Android cryptomining botnet is the new bad kid on the block

Security researchers are sounding the alarm about a new cryptomining botnet that, admittedly, does not have a catchy name yet. The cryptomining botnet, as Trend Micro’s Jindrich Karasek reports, leverages open ADB (Android Debug Bridge) ports and spreads via SSH. What allows the cryptomining botnet to prey specifically on Android devices is, according to Karasek, the fact that ADB ports do not authenticate by default which, in turn, allows the malicious code to spread to devices that had a prior SSH connection with the infected host.

Karasek gives the specifics about the payload in the Android cryptomining botnet in this excerpt from the report:

The script for a.sh reveals that this attack will choose from three different downloadable miners. This can be seen in the output of the “uname -m” command... The uname –m command, once executed, gets the infected system’s information, such as its manufacturer, hardware details, and processor architecture. The output from this command is used as a variable for determining the miner to use in the attack... The three miners that can be used for this attack are listed below, all of which are delivered by the same URL.

  • http://198[.]98[.]51[.]104:282/x86/bash
  • http://198[.]98[.]51[.]104:282/arm/bash
  • http://198[.]98[.]51[.]104:282/aarch64/bash

To optimize the mining activity, the script also enhances the victim’s memory by enabling HugePages, which will help the system support memory pages that are greater than its default size. This ability can be seen in the script as “/sbin/sysctl -w vm.nr_hugepages=128”. This botnet also tries to block its competitor by modifying /etc/hosts... After spreading to other devices connected to the system, it deletes its payload files, removing the traces on the victim host.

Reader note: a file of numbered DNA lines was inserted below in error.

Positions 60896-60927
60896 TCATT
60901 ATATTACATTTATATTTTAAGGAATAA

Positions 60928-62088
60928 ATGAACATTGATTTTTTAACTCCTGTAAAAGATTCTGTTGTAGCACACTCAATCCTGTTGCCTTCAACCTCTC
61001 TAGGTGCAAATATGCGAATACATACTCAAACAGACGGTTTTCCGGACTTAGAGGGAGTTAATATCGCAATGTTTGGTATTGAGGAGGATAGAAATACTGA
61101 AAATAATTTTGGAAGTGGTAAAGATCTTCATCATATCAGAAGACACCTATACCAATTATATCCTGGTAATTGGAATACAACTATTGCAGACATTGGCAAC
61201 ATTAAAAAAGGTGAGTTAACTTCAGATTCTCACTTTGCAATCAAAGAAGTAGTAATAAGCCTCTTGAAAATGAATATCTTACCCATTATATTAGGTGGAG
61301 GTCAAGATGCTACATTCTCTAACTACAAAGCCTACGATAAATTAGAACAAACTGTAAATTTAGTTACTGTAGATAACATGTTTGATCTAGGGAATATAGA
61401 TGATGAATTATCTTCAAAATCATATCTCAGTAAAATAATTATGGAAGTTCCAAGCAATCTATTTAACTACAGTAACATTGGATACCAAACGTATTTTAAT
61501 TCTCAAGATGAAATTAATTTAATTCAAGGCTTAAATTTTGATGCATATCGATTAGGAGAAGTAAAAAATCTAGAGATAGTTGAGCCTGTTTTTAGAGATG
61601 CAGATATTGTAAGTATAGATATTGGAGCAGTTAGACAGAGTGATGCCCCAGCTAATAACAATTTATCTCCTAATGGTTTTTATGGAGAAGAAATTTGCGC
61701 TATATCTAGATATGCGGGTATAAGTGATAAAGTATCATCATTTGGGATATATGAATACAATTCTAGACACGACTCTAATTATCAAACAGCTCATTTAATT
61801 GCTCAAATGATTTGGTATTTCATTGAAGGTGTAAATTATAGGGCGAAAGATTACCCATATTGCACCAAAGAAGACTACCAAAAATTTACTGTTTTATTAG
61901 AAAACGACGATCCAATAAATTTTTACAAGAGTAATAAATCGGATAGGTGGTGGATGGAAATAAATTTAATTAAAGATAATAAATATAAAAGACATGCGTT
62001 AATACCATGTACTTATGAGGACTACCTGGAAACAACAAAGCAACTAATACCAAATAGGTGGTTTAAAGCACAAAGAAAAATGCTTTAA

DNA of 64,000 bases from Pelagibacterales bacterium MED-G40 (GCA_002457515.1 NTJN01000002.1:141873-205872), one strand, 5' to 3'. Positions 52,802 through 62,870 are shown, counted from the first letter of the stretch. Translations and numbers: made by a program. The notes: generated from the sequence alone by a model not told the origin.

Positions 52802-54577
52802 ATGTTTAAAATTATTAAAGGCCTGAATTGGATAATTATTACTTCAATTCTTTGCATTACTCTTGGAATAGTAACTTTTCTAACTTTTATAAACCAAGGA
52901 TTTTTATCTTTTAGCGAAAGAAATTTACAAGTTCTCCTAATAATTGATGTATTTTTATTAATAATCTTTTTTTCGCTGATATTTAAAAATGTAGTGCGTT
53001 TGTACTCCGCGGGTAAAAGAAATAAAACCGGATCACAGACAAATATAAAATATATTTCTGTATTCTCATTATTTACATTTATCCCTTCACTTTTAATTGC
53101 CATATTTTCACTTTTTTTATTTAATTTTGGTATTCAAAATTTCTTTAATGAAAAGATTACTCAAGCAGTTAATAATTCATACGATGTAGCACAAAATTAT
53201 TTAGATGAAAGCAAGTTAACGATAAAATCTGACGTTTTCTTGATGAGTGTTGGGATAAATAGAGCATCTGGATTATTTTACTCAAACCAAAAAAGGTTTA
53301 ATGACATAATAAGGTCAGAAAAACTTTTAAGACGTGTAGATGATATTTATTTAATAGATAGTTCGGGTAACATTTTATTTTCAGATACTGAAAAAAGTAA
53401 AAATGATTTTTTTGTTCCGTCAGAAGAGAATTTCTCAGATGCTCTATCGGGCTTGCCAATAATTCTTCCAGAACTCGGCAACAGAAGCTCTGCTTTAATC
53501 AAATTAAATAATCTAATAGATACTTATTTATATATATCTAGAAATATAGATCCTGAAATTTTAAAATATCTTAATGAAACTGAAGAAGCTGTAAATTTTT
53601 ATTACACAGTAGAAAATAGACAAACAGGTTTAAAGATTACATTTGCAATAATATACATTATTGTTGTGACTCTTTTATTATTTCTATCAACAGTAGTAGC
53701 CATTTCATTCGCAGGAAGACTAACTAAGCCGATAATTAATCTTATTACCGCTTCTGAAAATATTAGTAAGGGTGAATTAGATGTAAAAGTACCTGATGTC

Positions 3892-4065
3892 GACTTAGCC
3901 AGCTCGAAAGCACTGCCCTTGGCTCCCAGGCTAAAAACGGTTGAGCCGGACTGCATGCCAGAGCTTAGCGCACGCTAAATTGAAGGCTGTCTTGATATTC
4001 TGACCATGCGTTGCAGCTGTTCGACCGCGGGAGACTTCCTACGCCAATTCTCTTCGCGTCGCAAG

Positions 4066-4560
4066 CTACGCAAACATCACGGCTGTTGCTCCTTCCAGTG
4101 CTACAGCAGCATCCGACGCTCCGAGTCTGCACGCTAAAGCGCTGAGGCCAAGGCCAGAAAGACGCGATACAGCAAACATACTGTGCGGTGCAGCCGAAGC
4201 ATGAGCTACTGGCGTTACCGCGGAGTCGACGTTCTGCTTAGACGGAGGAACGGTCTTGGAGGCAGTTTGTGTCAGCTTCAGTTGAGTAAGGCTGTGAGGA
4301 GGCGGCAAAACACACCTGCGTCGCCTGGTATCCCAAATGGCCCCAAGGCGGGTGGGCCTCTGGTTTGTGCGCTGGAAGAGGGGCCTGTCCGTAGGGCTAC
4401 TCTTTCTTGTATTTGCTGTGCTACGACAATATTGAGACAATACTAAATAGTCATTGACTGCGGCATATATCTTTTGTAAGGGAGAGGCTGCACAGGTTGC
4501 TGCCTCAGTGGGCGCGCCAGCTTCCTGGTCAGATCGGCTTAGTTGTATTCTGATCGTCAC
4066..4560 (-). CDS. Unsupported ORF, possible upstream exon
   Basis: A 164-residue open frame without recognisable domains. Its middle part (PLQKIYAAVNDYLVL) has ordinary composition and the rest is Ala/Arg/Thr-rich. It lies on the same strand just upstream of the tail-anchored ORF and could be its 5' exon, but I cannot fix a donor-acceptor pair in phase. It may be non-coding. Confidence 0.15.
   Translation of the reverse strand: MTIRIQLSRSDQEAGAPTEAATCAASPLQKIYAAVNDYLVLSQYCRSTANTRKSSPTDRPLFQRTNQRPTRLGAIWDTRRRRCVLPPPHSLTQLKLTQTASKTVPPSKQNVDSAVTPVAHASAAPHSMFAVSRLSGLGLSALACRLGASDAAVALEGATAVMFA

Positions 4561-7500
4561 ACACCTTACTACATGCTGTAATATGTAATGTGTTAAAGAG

While this is not the first cryptomining botnet to be seen in the wild, its ability to form a literal battalion of Android zombie devices is rather concerning. Disabling ADB and also changing default settings should protect you somewhat from becoming a part of the botnet. Being aware of apps that you install should also be a given, but especially in this case as certain apps (according to Trend Micro) can leverage this vulnerability. Finally, there are mobile security applications that detect malicious activity of this specific type that can protect you.

Featured image: Shutterstock

Derek Kortepeter

Derek Kortepeter is a graduate of UCLA and tech journalist that is committed to creating an informed society with regards to Information Security. Kortepeter specializes in areas such as penetration testing, cryptography, cyber warfare, and governmental InfoSec policy.

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